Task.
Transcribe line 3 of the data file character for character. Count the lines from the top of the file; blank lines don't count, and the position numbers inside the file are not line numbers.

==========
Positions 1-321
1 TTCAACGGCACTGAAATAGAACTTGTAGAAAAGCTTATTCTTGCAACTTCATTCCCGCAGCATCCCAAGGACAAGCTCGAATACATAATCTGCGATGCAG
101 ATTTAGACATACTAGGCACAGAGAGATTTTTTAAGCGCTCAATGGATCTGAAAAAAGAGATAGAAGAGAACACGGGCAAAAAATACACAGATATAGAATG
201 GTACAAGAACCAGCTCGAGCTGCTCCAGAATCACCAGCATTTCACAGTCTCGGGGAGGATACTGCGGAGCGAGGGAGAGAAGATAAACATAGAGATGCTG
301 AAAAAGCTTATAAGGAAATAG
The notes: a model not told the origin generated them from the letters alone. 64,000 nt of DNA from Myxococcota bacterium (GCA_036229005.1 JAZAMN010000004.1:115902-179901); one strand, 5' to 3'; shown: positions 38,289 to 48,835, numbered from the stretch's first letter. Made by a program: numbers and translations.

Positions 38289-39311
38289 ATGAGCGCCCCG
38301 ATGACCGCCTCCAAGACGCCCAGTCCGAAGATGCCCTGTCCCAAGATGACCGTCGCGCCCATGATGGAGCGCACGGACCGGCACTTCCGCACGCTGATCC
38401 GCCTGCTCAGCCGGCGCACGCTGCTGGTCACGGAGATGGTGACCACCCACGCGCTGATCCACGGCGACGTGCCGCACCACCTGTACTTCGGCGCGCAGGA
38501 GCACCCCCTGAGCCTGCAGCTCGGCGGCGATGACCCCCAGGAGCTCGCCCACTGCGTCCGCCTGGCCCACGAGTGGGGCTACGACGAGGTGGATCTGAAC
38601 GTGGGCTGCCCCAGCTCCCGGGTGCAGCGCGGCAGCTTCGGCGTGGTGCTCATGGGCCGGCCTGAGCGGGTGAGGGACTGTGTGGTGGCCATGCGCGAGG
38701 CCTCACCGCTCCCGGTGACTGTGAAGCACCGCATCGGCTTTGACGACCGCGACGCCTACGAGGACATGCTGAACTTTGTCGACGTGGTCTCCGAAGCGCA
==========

101 ATTTAGACATACTAGGCACAGAGAGATTTTTTAAGCGCTCAATGGATCTGAAAAAAGAGATAGAAGAGAACACGGGCAAAAAATACACAGATATAGAATG